Sir Julian Flaux, the Chancellor of the UK High Court, gave a lecture on 18 January 2023 on the future of disclosure in the UK’s business and property courts. This follows the adoption of the new regime for disclosing documents in legal proceedings, Practice Direction 57AD. Commercial Litigation senior associate Natalie Osafo, also a committee member of the London Solicitors Litigation Association and co-host of the lecture, summarised its contents for Global Legal Post in an article reproduced in full here.

The practice direction became a permanent rule on 1 October 2022. This followed a four-year trial of the rules in response to concerns raised by GC100, the association of general counsel and company secretaries working in FTSE 100 companies. Those concerns included the exponential growth in digital data resulting in the disclosure of enormous volumes of often-irrelevant documents, the lack of structure and guidance in the former rules, and parties and their lawyers adopting a combative approach to disclosure.

The Chancellor discussed how the new disclosure rules are intended to operate, focusing on the central themes of structure and cooperation.



The Chancellor explained the framework the practice direction provides to structure the parties’ discussions on disclosure and ensure a thorough and consistent approach across cases.

The parties must complete a jointly agreed Disclosure Review Document recording their discussions and proposals for the disclosure, which the court refers to when deciding what disclosure to order at the Case Management Conference. Many practitioners struggle with this, with some approaching the process as what the Chancellor described as “an unnecessary battleground”.

Sir Julian Flaux’s suggestions for completing the form included:

  • Keeping the list of issues for disclosure against which documents will need to be disclosed concise
  • Accepting there are different ways of drafting the disclosure issues that achieve the same objective
  • Not overcomplicating the disclosure exercise when selecting disclosure models (the models determine how wide or narrow the categories of documents to be disclosed are).



The Chancellor emphasised the importance of the parties and their legal teams engaging more collaboratively. This requirement existed before the new practice direction but was being ignored. As litigation is adversarial and the opposing party is often regarded as the ‘enemy’, cooperation might be perceived as a sign of weakness. However, the Chancellor explained why cooperating on disclosure to assist the court is beneficial. “These are the things that avoid waste, delay and expense. They do not dilute the quality of adversarial engagement; in fact, they help to focus that engagement and make it effective,” he said.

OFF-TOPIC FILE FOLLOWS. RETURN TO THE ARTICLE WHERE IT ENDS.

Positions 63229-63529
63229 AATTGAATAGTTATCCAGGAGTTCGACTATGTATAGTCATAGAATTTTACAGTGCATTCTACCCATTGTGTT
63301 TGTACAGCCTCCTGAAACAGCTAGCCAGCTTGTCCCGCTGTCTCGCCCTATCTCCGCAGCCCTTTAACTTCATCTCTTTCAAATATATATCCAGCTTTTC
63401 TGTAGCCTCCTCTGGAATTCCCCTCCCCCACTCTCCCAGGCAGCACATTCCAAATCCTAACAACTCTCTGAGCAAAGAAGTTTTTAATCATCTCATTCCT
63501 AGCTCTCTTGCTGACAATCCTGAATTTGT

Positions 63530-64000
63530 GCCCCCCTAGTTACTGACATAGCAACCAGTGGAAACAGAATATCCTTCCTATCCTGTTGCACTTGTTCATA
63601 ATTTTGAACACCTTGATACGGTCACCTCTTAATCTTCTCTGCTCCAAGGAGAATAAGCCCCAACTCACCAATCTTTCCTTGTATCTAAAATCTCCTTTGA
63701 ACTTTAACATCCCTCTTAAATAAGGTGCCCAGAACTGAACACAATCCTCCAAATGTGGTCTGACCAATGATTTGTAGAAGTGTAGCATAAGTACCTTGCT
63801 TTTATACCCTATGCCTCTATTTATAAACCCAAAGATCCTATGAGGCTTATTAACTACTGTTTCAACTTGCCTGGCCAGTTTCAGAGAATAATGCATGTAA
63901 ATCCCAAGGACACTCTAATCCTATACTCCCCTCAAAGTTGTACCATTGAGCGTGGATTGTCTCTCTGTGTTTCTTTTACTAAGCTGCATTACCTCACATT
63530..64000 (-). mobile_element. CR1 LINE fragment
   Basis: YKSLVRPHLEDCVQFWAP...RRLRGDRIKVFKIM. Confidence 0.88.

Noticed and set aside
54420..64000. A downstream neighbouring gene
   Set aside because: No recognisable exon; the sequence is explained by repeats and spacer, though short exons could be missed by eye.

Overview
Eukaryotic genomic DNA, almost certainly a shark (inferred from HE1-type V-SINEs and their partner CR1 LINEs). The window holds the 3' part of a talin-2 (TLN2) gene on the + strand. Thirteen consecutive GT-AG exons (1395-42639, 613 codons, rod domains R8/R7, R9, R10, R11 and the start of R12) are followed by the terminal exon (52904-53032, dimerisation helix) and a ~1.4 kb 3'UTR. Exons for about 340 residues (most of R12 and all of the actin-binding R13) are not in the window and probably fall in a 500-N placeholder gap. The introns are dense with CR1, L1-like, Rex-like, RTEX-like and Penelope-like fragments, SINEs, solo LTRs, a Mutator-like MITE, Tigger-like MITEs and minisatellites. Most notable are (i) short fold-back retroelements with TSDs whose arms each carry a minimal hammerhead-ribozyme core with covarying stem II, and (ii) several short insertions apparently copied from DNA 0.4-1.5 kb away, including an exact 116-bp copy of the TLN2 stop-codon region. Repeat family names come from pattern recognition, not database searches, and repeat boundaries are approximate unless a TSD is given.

The Chancellor explained that parties should only approach the court for assistance after making a genuine effort to resolve any issues between them.



Sir Julian Flaux considered several advantages of the new practice direction, including increased use of technology to ensure the disclosure exercise is reliable and efficient and a fundamental cultural change in relation to disclosure. He concluded: “Our legal system has a hard-won reputation for fairness and in my opinion the proper management of the burden of disclosure, which the practice direction seeks to achieve, can only enhance that reputation, nationally and internationally.”



The Chancellor’s lecture contains helpful guidance and sends a strong message that the parties and their legal advisers must make a real effort to cooperate on disclosure and comply with the practice direction in good faith. They must be prepared to call or meet to iron out any issues between them rather than rely on letters and emails.

Another important takeaway is that in contrast to other aspects of litigation, disclosure should be approached as a negotiation rather than a battle. The court’s guidance on this is clear, and parties who ignore it risk being sanctioned.

A video recording of the Chancellor’s lecture is available here and a written copy of the lecture will be published on the UK Judiciary’s website shortly.



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